Last night saw one of Leeds' beloved shops turn ten years old: OK Comics! They decided to throw a little party for anyone who wanted to come along. And while it was a slightly odd sort of side street-street party, the guys were incredibly generous by managing to dish out twenty boxes of pizza and an assortment of drinks to anyone who decided to pass by, for free! Pizza, beer, cake, cookies and comic book heros... what's more to want?

Well turns out in the next street over, Leeds brewery had put on a special beer for OK at the White Swan. So after things were packed away in one street the gang moved one lane over to try the beer. I ordered a pint and was disappointed. It was sour. Damn. I took it back, worryingly noticing the bar maid still going at the hand pump. "I think this is the last one" I said. "Sorry" was the response, "we've just hooked over the next one, can I change that for you?" Turns out they had four barrels of the stuff in the cellar. Hurrah! Game back on..

The beer had perfect clarity, but it was a shame the glassware was slightly dirty.. I'd say get the renovate out guys, but that's just splitting hairs really. OK is a gently citrusy bittersweet Pale Ale with a nice fruity malt backbone to it. Dry straw, lots of orange pith, lemon and lime and a little cooking apple skin which contributes to a lasting moorish, drying bitter finish. It was a perfect example of what Leeds can do well - light % Pale Ales and Bitters, and while I left the White Swan at half nine I do get the sneaking suspicion that they probably got through all four barrels last night...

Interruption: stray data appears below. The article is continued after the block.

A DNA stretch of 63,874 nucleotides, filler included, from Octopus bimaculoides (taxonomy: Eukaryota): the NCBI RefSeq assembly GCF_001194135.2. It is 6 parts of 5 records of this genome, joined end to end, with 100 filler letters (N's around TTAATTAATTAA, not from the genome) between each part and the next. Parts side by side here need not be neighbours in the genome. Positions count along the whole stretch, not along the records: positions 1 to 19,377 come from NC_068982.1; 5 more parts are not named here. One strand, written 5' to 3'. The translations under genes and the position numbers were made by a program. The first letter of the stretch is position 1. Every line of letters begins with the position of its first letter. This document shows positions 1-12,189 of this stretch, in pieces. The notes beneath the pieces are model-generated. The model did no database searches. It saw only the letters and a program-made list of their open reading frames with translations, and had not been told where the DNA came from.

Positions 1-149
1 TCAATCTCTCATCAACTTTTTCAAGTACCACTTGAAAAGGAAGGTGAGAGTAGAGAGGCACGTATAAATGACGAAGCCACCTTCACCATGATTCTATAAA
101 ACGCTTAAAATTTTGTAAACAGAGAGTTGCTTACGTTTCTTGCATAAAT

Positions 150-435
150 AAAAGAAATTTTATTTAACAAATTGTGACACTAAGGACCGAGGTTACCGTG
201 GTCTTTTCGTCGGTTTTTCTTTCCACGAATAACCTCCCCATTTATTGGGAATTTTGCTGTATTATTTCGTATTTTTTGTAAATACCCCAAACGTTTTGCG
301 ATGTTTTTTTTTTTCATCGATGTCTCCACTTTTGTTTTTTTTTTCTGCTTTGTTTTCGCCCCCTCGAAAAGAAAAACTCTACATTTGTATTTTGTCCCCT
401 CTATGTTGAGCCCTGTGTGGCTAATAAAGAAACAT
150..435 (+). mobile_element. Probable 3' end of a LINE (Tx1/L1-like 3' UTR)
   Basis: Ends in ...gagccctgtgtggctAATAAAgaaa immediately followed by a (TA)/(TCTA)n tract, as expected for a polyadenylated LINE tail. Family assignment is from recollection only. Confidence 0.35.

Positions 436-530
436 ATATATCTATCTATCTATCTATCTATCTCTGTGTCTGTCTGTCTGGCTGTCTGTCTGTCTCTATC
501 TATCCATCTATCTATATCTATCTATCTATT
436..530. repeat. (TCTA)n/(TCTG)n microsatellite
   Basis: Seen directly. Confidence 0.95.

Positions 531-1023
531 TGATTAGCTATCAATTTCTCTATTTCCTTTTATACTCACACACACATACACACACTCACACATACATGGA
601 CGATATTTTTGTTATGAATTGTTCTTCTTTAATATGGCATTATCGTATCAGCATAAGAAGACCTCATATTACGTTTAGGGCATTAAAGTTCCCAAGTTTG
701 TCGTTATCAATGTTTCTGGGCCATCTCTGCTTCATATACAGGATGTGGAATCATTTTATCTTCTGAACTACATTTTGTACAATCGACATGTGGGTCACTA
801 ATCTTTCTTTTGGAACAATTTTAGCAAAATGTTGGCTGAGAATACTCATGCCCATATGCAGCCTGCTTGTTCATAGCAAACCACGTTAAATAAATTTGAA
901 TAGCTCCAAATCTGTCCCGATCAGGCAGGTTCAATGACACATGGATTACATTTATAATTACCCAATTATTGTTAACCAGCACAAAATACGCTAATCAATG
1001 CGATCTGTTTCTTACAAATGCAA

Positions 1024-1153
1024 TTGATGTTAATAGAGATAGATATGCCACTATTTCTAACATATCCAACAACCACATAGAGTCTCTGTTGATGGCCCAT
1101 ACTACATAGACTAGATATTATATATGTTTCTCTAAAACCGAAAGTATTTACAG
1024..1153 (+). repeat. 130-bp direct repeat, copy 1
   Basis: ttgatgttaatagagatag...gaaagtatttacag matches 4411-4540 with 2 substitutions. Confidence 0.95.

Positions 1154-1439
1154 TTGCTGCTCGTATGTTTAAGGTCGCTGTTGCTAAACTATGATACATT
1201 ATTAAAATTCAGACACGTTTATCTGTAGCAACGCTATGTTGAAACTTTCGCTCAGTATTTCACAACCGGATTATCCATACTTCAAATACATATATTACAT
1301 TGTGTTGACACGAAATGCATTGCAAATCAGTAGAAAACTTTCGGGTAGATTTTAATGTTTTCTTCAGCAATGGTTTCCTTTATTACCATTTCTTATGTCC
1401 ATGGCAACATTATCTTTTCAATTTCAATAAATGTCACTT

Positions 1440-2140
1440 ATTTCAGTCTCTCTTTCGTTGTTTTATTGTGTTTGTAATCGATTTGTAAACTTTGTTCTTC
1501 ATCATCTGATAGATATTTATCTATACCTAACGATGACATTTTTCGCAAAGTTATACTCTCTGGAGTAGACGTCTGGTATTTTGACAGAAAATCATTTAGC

I had a very fun night. Thanks, and Happy Birthday to OK Comics, here's to the next ten years!


Monday, 10 September 2012

Leeds International Beer Festival Part 1

Last night saw the close of Leeds' International Beer Festival, and myself and another Leodensian Beer Blogger; Leigh have decided to team up together to share our own thoughts and sum up a few different beers we tried at the festival and our general impressions.

I began my night with an unfamiliar scene of arrival. Leeds Town Hall seemed to have been descended upon by beer lovers from all walks of life and beer experience.. all drinking the good stuff on the steps of the mighty Hall with carts and vendors of food dotted around and in between the fest-goers dishing out hearty foodstuffs. It was welcoming.

I purchased my ticket on the door and wandered in. This was my first ever visit inside the Town Hall, and all expectations were met as the building interior truly lived up to all the hype that I've heard about it.

Band in full swing

Stunning interior

Anyone spot Zak Avery - A last man standing...

When I got my free glass it was time to fill it with some beer! I headed straight for the American selection and got stuck in straight away with;

Beer 1: 10% IPA from Ska Brewery: Decadence.